Illinois State University track and field runner Rachel Hickey earned herself a spot on Team USA by qualifying for the Pan American U20 Championships.
Running a time of four and a half minutes at the USA Track and Field U20 Outdoor Championships in the 1,500-meter secured her spot on Team USA.
“It still doesn’t feel real, it’s a dream come true,” Hickey said.
This was Hickey’s first time competing in a national caliber competition, however that wasn’t the only first for her that weekend. This was also her first time running the 1500-meter in competition, which is 100 meters shorter than the mile.
“It was mentally difficult to shove it in the back of my mind, but I went in to run hard and have fun and take whatever came out of it,” Hickey said.
Hickey is a sophomore from Peru, Illinois. She is a double major in journalism and marketing and has been running track since the age of 11.
“You can’t let the size of where you’re from limit what you are capable of doing,” Hickey said.
Despite her success, it hasn’t been an easy journey for Hickey as she faced the injuries and pressures that come along with being a division one athlete.
“Sometimes it’s a lot harder than it seems,” Hickey said.
Hickey was injured during her recent collegiate indoor season and ended up having to sit out and redshirt her outdoor season. “Redshirting” allows an athlete to sit out a year and gain an extra year of playing collegiate sports. In Hickey’s case she will gain an extra outdoor season.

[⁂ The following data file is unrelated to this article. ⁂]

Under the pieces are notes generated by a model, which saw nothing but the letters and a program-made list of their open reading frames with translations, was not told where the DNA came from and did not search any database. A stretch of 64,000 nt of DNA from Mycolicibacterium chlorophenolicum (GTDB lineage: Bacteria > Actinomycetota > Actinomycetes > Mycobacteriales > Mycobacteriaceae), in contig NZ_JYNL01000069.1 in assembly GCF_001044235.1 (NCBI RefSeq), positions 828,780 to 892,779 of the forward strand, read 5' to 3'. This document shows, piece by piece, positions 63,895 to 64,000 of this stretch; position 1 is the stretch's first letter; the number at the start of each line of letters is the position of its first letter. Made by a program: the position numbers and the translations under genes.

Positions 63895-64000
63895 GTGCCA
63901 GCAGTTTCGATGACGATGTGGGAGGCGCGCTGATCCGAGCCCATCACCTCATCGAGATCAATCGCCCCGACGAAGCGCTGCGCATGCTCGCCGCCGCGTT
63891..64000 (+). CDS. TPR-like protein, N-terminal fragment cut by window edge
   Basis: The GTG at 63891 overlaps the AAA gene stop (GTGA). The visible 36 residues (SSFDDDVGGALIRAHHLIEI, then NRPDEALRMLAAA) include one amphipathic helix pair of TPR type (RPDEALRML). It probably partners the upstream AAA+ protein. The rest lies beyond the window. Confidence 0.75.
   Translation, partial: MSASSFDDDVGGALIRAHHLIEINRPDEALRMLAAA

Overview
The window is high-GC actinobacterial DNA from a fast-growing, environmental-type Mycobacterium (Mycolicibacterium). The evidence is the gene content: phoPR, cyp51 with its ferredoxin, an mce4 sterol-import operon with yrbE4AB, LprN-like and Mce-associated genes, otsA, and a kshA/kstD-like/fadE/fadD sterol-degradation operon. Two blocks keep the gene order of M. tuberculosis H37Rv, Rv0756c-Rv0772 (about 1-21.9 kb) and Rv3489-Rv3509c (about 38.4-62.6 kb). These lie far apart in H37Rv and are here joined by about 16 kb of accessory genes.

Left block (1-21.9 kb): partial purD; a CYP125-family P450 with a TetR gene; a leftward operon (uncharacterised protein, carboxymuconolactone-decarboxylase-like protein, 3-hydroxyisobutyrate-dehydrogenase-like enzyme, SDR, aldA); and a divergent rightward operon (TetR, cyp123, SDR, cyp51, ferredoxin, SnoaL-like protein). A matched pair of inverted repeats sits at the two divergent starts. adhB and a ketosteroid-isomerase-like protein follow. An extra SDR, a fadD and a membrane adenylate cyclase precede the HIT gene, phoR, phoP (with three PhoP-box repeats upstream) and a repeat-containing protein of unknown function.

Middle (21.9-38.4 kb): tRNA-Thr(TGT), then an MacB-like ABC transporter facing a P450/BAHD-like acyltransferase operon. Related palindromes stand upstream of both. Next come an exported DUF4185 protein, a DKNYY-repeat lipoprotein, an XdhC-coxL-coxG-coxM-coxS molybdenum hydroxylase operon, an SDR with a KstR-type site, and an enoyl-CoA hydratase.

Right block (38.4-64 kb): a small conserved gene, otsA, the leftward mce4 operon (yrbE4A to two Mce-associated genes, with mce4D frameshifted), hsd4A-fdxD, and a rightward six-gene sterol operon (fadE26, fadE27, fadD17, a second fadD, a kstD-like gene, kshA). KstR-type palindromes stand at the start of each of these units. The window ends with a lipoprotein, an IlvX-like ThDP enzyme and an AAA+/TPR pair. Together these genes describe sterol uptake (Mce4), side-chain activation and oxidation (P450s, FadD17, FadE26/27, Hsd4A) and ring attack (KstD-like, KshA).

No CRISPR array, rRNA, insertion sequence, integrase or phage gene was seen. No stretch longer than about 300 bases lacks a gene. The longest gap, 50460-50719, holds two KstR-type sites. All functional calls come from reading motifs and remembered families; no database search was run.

“The injury was almost a blessing in disguise,” Hickey said. “I was emotionally and physically exhausted at the end of our indoor season.”
Hickey went on to address the struggle of dealing with the body image pressures that many female athletes face.
“There is no ideal body stature for running and there shouldn’t be,” Hickey said. “Normalizing weight gaining in running should be a thing, it becomes unhealthy when people think they need to become skinnier to become faster, when that’s really not the case.”
Collegiate athletes are under a constant watch to continuously look and perform their best. Female athletes face public scrutiny and can be depicted as “too muscular”, “too skinny” or “not feminine looking” enough. Each sport is considered to have its own ‘ideal’ body type that comes with its own set of expectations.
Hickey went on to voice her thoughts on body standards in athletics.
“At the end of the day you can’t control what your body looks like and it shouldn’t be about your body type, it should be what you are capable of doing,” she said. “If you ever hear those comments. counteract that with ‘judge my ability, not what my body looks like.’”
Hickey trains up to 25 hours a week, running about 50 miles per week.
“I don’t do this because I want to beat people or because I want to win,” Hickey said. “I want to love what I’m doing and be the best version of myself.”
Hickey will continue her training at ISU with her coaches, but once she arrives in Costa Rica to compete for Team USA at the Pan American U20 Championships, she will be under the direct guidance of Team USA’s track and field coaches.
The upcoming championship will take place on July 19 and will go through to July 21.